relationship with cuba? >> guest: cuba. it's a great question. we've thought about that a lot. i think about why are we doing radio marti and tv marti on the island, and the reason is this is a limited ability for people on the island to access free information. the warming relations, i think, are a good thing, and i think they'll continue to point towards more, hopefully more freedoms. but to this point, the relations haven't warmed to any point where the cuban government is allowing more freedom of information. and so for us, the trigger point for any change would be more parented the specific aspect of freedom. >> there is this notion, and not sure how true it is, that we produce it, but it's being blocked on the island. how true is that, and what is the reach of, on the island? >> guest: well, it's more
difficult to do research inç certain parts of the world, and that's one of them. we have some ability to do research with people coming off the island and anecdotal research and focus groups. and it's, the reach is -- i can't give a specific number on the reach, but it certainly is substantial. and i think the best evidence of that is when you hear the government of cubaq criticizing ocb's work and pleading that it be stopped and shut down. so this must be -- maybe the best measure of impact is the concern that they have that it's there. >> gotcha. talk about the, you talk about impact, but it's almost seeming as if the work that you do has, isn't well known because as you say for a long time americans weren't allowed to listen to voa or even to get access to any information about it. but one of the things that i i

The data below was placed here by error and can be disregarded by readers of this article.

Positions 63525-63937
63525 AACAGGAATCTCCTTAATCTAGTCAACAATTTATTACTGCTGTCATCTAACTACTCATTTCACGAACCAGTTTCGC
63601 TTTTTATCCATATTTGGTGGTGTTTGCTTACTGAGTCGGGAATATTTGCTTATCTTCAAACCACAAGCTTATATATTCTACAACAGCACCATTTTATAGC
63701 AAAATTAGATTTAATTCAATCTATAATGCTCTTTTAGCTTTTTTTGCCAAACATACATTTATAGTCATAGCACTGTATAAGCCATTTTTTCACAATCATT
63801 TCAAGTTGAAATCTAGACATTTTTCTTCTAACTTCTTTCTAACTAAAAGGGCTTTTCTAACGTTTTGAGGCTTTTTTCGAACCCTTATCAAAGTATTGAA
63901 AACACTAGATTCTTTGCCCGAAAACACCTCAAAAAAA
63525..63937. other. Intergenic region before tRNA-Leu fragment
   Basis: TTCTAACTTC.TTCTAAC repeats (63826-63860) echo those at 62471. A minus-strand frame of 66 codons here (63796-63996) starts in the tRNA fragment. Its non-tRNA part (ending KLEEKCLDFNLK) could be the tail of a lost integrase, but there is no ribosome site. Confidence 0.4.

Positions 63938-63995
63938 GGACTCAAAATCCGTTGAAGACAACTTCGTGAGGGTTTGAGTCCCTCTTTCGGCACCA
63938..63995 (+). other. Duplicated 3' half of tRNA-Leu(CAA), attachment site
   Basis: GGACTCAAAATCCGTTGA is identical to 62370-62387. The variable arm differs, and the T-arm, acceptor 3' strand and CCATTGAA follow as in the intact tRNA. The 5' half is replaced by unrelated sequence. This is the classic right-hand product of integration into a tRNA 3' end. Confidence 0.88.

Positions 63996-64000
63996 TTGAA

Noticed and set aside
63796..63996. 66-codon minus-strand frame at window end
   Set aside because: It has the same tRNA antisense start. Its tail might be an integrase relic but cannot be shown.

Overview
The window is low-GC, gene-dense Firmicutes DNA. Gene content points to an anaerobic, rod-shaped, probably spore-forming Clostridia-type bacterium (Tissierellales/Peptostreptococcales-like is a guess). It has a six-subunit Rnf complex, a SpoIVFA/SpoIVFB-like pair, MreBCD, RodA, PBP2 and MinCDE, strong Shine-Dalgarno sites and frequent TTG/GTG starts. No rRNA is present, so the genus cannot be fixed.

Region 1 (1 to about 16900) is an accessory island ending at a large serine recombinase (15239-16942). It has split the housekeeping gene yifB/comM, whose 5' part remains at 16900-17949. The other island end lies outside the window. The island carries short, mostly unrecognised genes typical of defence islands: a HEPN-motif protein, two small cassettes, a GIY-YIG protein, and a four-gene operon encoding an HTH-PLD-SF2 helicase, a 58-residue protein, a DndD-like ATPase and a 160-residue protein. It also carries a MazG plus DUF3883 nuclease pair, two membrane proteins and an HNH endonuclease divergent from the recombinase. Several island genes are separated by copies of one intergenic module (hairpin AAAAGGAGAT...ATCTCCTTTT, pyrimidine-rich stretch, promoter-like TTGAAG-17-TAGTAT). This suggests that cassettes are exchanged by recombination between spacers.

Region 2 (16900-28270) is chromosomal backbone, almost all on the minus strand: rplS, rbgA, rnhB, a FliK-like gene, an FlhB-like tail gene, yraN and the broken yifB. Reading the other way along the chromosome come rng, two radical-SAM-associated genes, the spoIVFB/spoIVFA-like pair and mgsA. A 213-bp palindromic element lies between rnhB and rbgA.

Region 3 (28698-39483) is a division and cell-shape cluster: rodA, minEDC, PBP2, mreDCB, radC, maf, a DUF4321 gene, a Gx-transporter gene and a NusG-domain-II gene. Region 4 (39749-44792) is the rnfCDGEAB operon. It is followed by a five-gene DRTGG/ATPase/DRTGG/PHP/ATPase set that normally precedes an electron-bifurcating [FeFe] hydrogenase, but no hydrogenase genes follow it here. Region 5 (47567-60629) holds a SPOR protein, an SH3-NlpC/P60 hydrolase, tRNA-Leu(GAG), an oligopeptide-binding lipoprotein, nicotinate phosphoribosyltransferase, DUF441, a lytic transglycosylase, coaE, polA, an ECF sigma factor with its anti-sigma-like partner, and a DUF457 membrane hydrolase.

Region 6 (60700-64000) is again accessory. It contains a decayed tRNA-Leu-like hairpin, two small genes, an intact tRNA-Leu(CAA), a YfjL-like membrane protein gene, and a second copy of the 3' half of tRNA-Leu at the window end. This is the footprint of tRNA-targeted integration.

was earlier this year talking to staffers is that the reporting that came out of nigeria about the former president andw3 hiriç former apartheidouth african mercenaries to fight boko haram, that was broken by reporters from voa, right? but why isn't that widely known? why doesn't voa tell its story more so people say maybe we should spend more? given that's the kind of work that's being done? >> guest: no, it's true. and that's, i think it's an artifact, again, of there originally not being a central management system over the bbg and it being run by a board of nine individuals that met, you know, once or twice, i mean, maybe once a month, maybe six times a year, whatever it was. so some of the more natural things you would do in setting up a professional media organization like having a department that helps tell the story of what the organization is doing just wasn't as fully